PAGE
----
Nora Kühner knows her industry. She’s a fashion expert with years of experience in the sports business. She doesn’t think much of the dour prophecies that designers will be replaced by digital technologies.
“Fashion designers will continue to play an important role in the future, specially in the sports sector,” says Kühner, because “sports are a topic of the future” and good design requires human expertise. The fashion expert is convinced: “Amazon has developed an AI designer, for example, but it can’t develop creatively/innovatively because it draws its knowledge from an algorithm, i.e. from data, which is inevitably from yesterday.”
In addition, a feel for human needs is necessary, as “purely pragmatic, functional design is a dead end, especially in this day and age,” says Kühner. But that doesn’t mean that designers don’t need to know their way around digital technologies – quite the opposite. For Kühner, the requirements designers need to meet have gotten bigger, especially in the sports fashion sector.
For a successful career, they not only have to be creative and driven. Kühner names seven challenges that the digital transformation will bring for sports fashion designers:
Designers need to be familiar with technological options, such as 3D printing or digital interfaces, and know how to use them. But that doesn’t mean every designer needs to be versed in handling every single application. There are experts responsible for each.
Those who want to set trends as a designer can’t just devote themselves to their own interests. “Curiosity is in demand, along with openness to societal developments and broad, basic cultural and political knowledge,” says Kühner.
That’s the only way to identify trends and social currents that then flow into the design process. An open mindset is required. Your gaze has to “extend beyond your own community,” Kühner explains.
The DIY trend in particular gives the impression that, with the help of digital technology, anyone can produce everything themselves. The trend expert views this as a fallacy because the designer’s expertise is lacking, especially in the detailed work. In the field of sports fashion, for example, it’s the in-depth understanding of functional materials and their uses.
“However, designers can become enablers, supporters, and companions in the co-creation process.” The textile experts can then design a template, for example, which customers can use and implement individually.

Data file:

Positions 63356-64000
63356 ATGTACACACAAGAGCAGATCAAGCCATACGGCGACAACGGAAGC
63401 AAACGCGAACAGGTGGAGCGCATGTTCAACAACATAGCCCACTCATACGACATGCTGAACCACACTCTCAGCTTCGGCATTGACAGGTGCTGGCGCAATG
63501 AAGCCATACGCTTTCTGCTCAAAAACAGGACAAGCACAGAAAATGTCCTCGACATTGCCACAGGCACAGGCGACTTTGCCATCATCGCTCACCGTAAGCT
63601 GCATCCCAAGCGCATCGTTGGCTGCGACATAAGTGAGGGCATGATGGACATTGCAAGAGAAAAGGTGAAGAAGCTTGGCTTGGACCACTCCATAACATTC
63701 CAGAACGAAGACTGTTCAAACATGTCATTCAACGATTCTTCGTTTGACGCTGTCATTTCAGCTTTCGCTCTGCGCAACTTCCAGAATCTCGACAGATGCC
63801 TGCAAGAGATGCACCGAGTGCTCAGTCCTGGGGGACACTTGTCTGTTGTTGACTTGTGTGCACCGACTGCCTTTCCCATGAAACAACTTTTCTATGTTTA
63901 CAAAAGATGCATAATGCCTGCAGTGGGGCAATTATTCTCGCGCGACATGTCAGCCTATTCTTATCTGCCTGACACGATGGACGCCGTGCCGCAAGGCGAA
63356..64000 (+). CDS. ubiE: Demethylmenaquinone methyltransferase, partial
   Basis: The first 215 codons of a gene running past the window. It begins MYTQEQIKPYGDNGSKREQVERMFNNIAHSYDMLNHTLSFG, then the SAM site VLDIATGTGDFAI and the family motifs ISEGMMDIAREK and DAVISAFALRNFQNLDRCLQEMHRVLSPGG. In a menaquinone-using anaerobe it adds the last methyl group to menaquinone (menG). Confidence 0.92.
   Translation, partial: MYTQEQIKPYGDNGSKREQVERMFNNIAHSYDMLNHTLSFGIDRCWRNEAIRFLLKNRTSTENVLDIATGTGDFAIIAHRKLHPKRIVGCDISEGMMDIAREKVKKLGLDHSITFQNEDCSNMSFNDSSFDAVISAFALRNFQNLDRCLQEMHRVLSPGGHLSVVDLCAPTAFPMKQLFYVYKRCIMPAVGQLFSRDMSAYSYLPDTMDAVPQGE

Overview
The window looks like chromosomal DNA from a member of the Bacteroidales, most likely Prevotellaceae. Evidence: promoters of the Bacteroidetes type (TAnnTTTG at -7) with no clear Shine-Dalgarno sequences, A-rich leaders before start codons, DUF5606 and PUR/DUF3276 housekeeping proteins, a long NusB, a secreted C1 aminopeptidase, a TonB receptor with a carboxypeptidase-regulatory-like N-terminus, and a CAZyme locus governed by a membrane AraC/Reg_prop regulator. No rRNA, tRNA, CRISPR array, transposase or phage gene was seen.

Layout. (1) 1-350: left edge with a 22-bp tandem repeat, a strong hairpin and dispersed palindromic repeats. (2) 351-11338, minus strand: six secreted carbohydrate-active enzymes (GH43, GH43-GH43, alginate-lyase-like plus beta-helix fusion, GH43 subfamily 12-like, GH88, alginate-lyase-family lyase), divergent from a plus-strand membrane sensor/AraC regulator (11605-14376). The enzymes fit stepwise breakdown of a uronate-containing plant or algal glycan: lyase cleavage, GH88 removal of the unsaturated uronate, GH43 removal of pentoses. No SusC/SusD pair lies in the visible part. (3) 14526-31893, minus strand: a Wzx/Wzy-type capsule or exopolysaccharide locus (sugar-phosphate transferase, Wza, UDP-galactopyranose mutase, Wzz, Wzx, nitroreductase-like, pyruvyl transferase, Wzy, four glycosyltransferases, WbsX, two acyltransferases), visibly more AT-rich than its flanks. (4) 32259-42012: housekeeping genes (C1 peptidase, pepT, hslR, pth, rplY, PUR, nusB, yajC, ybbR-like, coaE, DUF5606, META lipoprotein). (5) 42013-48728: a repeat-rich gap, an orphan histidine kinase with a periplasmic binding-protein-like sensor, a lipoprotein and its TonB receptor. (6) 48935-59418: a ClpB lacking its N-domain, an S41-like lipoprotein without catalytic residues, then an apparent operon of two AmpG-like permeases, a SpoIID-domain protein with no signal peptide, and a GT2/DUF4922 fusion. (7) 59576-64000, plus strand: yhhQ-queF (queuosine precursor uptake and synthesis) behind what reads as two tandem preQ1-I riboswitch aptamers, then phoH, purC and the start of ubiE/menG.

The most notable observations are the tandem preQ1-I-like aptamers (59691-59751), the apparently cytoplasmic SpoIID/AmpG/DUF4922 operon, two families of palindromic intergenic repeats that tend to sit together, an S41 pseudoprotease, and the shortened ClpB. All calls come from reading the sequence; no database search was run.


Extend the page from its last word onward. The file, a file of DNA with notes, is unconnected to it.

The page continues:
In the digital working world, designers need a broad understanding of related fields in order to deal with and communicate with fabric manufacturers, producers, developers, and customers.
They need to reconcile technological and human requirements. “Designers always need to keep the look, fit, and technical feasibility in mind,” says Kühner.
The outdoor apparel industry in particular assumes its people are out in nature, which is reflected in the functional clothing and in the marketing and communication of new collections. But “driving trends don’t emerge in nature, they emerge in the urban environment,” says Kühner. In the end, that is where the majority of consumers live.
If apps, digital devices, and e-sports belong to the sports community in the consumers’ point of view, then “designers must also ask themselves, ‘What is good for these people?’” says Kühner. This also goes hand in hand with Kühner’s insistence that good design needs to focus on social needs and experience, not functionality and technology.
Kühner believes that young people especially are questioning the ecological footprint and manufacturing conditions of products.
For fashion experts, this means they need to deal with these questions and that design increasingly needs to be “sustainable and responsible,” and function with the corresponding materials.
“If we succeed in focusing on our lives and experiences,” says Kühner, then digital technologies can also be used profitably.
The designer is then challenged again in their original task, namely to be creative, she continues. “Give your creativity free reign. Because visionaries and forward thinkers never go out of style.”